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Discussion Starter · #1 ·
Afternoon everyone! I have a question that maybe a seasoned pro could help a novice wood worker with. I am using a 1-1/4" forstner bit to bore an 11/16 inch hole into 3/4 inch thick pine leaving only 1/16" of material. When I do this, the thin wood that is left has a circular impression in the form of a 1-1/4" circle on the un-bored side that I am finishing. When I look at the hole I can see where one of the outside cutting teeth is going deeper by about 1/32". To bore this hole, I actually use 2 different bits. The first bit is the starting bit that has the centering point tip on the end. I go about 1/2 inch deep with this one and then I use a 1-1/4" finishing forstner bit that I grinded the centering tip off of as so it does not punch through the wood. I have verified that the table is perfectly level along the X & Y planes. I don't know why this is happening. Any help would be appreciated. Thanks in advance.
-Fred
 

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It looks like the pressure of the final bore is too much for the 1/16" you have left from the first bore.

Have you used a backer board under your project piece...? This might help to relieve the downward pressure.

Also...the 1 1/4" bit has cutting teeth on the outside edge...this is to make sure the walls are nice and clean when you enter the wood. May also help if those teeth weren't there but then you wouldn't have a clean entry.

Try a backer board first...maybe also clamped to the project piece...
 

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Since you are using 2 bits you might try taking the one you ground the tip off and also grind the rim down. Since you are already down 1/2” they won’t be as important as when starting the cut. I would try doing it by slowly lowering it onto a file while chucked in a drill press. That would also give a chance to see if any are longer than others. But keep in mind that those teeth are supposed to cut before the chippers do so if the bottom of the hole is 1/16” thick the rim of the hole won’t be because of those teeth.
 
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that's a compression mark..
your bit is dull and you are excreting more pressure to bore than you would w/ a sharp bit..
and stop using a bit w/ teeth...
use this style instead...

.
 

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Theo
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In woodworking 1/16" is not a lot. I'd just do it the lazy man's way, drill all the way thru, then glue some 1/16" veneer on one side.
 

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Drill down so there's 3/16ths then use a mortising bit (shown) in a plunge router to finish it off. The edge of the hole will guide the bearing. This is a very common bit. You might wish to add a layer on top and drill through that so you have a little more depth as a template to guide the bit.

I think Stick is right about the type of bit, and some kind of board underneath the piece. And 1/16th is a pretty close tolerance for depth of a hole in wood
 

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For perfect stopped holes I use the router, as shown. The material is veneered MDF.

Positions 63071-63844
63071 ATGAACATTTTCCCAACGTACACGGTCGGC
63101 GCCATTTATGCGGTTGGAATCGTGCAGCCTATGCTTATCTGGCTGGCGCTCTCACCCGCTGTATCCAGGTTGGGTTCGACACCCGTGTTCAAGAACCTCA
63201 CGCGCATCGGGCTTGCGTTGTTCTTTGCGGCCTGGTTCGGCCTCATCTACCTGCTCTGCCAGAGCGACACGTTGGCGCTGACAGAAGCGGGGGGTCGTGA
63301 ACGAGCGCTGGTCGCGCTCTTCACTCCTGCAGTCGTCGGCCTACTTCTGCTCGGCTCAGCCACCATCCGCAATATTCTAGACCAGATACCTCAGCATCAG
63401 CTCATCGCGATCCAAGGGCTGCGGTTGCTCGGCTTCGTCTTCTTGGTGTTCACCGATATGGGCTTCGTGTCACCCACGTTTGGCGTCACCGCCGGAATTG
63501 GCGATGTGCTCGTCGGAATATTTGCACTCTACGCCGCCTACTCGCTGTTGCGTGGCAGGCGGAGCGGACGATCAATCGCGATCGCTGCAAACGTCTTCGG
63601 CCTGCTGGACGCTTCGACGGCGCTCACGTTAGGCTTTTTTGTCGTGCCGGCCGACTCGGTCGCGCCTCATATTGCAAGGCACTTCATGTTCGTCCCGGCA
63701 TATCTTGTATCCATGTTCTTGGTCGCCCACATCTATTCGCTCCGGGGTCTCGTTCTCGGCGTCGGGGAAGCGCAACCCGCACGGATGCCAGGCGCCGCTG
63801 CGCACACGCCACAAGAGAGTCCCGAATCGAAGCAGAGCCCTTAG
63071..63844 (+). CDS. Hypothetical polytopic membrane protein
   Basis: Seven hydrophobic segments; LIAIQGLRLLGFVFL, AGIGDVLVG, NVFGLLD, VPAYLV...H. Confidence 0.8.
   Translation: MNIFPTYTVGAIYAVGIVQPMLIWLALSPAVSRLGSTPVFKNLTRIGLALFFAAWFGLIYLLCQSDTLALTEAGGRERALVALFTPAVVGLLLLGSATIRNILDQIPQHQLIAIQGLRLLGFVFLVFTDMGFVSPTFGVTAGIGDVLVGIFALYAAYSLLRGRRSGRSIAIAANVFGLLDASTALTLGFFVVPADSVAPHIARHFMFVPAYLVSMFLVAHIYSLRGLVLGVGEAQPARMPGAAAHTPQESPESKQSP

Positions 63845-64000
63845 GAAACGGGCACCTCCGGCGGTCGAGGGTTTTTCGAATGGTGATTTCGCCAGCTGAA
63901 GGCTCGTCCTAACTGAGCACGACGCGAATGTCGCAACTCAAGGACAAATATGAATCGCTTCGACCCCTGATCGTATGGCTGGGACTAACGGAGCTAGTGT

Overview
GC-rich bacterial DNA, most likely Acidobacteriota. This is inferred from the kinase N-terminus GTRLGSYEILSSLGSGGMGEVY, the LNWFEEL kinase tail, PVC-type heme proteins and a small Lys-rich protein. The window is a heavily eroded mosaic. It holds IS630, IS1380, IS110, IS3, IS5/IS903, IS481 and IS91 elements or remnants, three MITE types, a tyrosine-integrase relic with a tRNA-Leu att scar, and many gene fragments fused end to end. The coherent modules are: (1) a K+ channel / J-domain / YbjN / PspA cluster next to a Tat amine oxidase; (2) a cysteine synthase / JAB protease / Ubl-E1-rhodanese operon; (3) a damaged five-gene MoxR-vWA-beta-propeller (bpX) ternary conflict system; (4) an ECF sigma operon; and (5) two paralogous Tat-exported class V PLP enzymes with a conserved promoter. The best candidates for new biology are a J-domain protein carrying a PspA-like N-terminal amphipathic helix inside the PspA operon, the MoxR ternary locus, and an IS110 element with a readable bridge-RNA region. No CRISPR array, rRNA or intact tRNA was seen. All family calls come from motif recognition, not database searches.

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There can also be some flex in the drill press table when you are really pressing down with the bit. You have a lot more mechanical advantage when you think pulling down on that handle, which is why a perfectly aligned table and press can have an error. You can try a lighter cut, let the bit do the work.
 

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Discussion Starter · #11 ·
Thanks to all that replied :)

Welp. Common sense got me this time. What I failed to mention was that I made a new vacuum jig from scrap wood to keep the shavings at bay and from going all over the place for this particular application. I disassembled it yesterday and wouldn't you know there is a hole bored right through the jig directly under where I am boring out the new wood. I am going to replace it this evening and I expect this problem will just go away. I guess I'll file this one under D for DUUUUUUUUUUUH!!!!:surprise:
 

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I'd still use a backer board, and I'd clamp the target piece and backer down securely so they behave as one solid piece
 

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Thanks Stick. Looked at some of those brands and most are scalloped. Only one without any scallops or are saw toothed are the W. L. Fuller series 909 and 060. The 909 series has a center point while the 060 don't since according to Fuller it's guided by its circular rim. But the 060 are $60+ each.
 

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BTW...
W.L. Fuller is a squared away company...
 

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BTW...
W.L. Fuller is a squared away company...
You are right on that Stick. Top notch stuff. I have their tapered bits, brad point, and plexipoint bits, Type B CB, Type C & H CS, collars, drill bushings, & stops. I have some PC forsteners that I may change out incrementally to the Fullers as need arise since I have had great success with Fuller products. But the Bosch and Diablo/Freud look good also.
 

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You are right on that Stick. Top notch stuff. I have their tapered bits, brad point, and plexipoint bits, Type B CB, Type C & H CS, collars, drill bushings, & stops. I have some PC forstners that I may change out incrementally to the Fullers as need arise since I have had great success with Fuller products. But the Bosch and Diablo/Freud look good also.
I've been very pleased w/ the Bosch and Freuds... more so w/ the Freud...
the German made Colts, Bormaxs and Famags are a tough act to follow...
 
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